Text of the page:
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The U.S. Federal Reserve announced an “emergency” 50 basis point cut to its benchmark interest rate. The cut left the Fed benchmark with a range of 1% to 1.25%. The move comes ahead of the Fed’s regular meeting on March 18.

The interest rate cut, which usually produces a stock rally (and remember the prospects of a cut produced a good rally yesterday), led to a substantial sell off in U.S. markets with the Standard & Poor’s 500 falling 2.81% at the close today, Tuesday March 3. The Dow Jones Industrial Average dropped 2.94%. The NASDAQ Composite was lower by 2.99% and the Russell 2000 small cap index lost 2.14%. The iShares MSCI Emerging Markets ETF (EEM) was down just 0.14%.

Why the drop?

In my opinion because the Fed has managed to create a destructive negative feedback loop with this cut.

First, the “emergency” nature of this move raised worry in this market. The Fed hasn’t cut rates in-between meetings since the financial crisis in 2008. That’s not a memory that produces confidence in the financial markets. One reaction that I’ve heard a lot today is “What does the Fed know that we don’t? Why are they so worried that they need an “emergency” cut in interest rates?” Just a few weeks ago, you’ll remember, the Wall Street consensus was that the economic damage from the coronavirus was just a one quarter (or at its worst two quarter) problem. Does the Fed now see a recession coming?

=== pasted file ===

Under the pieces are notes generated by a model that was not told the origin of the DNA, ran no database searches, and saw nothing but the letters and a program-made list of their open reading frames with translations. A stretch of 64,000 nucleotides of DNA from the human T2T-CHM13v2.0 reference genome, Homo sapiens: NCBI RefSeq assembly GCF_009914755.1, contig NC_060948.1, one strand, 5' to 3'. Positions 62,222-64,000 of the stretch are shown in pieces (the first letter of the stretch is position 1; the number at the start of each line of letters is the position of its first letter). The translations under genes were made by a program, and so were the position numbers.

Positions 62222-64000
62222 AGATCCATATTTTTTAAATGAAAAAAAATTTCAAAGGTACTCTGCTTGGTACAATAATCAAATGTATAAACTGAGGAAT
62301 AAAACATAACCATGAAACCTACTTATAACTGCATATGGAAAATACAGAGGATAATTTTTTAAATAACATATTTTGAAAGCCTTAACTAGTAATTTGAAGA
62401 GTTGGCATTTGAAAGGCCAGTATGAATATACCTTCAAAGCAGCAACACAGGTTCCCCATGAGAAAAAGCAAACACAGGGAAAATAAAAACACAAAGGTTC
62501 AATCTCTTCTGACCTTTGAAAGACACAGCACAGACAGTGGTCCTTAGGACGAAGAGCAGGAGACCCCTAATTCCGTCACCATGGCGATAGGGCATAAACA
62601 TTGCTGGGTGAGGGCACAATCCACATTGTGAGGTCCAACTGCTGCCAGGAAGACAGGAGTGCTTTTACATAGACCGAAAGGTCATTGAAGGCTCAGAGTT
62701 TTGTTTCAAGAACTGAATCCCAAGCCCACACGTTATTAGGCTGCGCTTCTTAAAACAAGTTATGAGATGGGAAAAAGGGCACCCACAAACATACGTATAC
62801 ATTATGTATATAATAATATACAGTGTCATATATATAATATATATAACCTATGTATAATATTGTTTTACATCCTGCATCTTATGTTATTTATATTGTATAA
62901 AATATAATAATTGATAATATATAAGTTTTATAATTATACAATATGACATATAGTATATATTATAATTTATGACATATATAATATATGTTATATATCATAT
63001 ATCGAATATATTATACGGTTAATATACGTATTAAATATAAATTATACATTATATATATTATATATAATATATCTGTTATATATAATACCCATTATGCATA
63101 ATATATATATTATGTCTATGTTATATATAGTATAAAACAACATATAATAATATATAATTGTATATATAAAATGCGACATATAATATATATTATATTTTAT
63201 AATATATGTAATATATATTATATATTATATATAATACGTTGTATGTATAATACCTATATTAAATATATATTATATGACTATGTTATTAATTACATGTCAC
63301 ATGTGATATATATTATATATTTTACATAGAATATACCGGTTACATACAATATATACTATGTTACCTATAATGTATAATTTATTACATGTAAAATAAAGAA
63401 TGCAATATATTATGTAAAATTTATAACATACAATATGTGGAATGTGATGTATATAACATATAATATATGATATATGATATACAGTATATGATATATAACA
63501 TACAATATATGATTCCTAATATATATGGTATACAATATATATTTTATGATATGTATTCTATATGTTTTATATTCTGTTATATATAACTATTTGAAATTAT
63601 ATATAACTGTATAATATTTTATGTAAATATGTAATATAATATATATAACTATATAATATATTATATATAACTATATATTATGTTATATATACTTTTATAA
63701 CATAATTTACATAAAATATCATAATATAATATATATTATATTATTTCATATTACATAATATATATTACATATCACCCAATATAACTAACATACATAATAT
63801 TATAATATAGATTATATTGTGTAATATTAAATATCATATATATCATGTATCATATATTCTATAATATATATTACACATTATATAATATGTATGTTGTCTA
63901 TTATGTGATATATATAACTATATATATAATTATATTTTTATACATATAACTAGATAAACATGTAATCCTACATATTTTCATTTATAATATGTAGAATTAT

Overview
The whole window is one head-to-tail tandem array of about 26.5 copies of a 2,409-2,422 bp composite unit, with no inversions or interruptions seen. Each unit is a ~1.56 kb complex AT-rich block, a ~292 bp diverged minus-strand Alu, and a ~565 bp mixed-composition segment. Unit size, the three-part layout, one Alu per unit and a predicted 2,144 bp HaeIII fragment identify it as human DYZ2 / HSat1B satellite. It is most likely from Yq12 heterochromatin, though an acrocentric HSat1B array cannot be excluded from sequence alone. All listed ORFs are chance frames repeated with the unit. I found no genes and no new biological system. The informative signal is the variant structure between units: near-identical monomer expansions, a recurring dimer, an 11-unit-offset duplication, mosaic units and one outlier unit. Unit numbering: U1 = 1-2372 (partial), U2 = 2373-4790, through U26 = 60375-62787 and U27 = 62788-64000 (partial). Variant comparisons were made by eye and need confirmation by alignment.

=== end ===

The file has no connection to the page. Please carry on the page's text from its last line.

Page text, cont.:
Second, that first thought leads to disappointment at the Fed’s action. If a recession is a real danger (see those worries about why an emergency cut), then the Fed’s move is too little. Only 50 basis points? Why not a new program of quantitative easing? Why something like former European Central Bank President Marie Draghi’s memorable promise during the global financial crisis to do “whatever it takes”?

Three, the second thought leads to a belief/hope that the Fed will cut interest rates again at the regular March 18 meeting and then again at the June meeting. The consensus in the Fed Funds futures market has moved to a belief in another 50 basis points of cuts, at least, at those two meetings.

And, four, that sets the Fed up to disappoint (if there is no interest rate cut on March 18) or to create another spiral of worry (doesn’t another cut mean that the Fed is really worried about a recession?)

I don’t see how the Fed wins in this situation–especially since interest rate cuts will do nothing about the economic problems created by the coronavirus pandemic.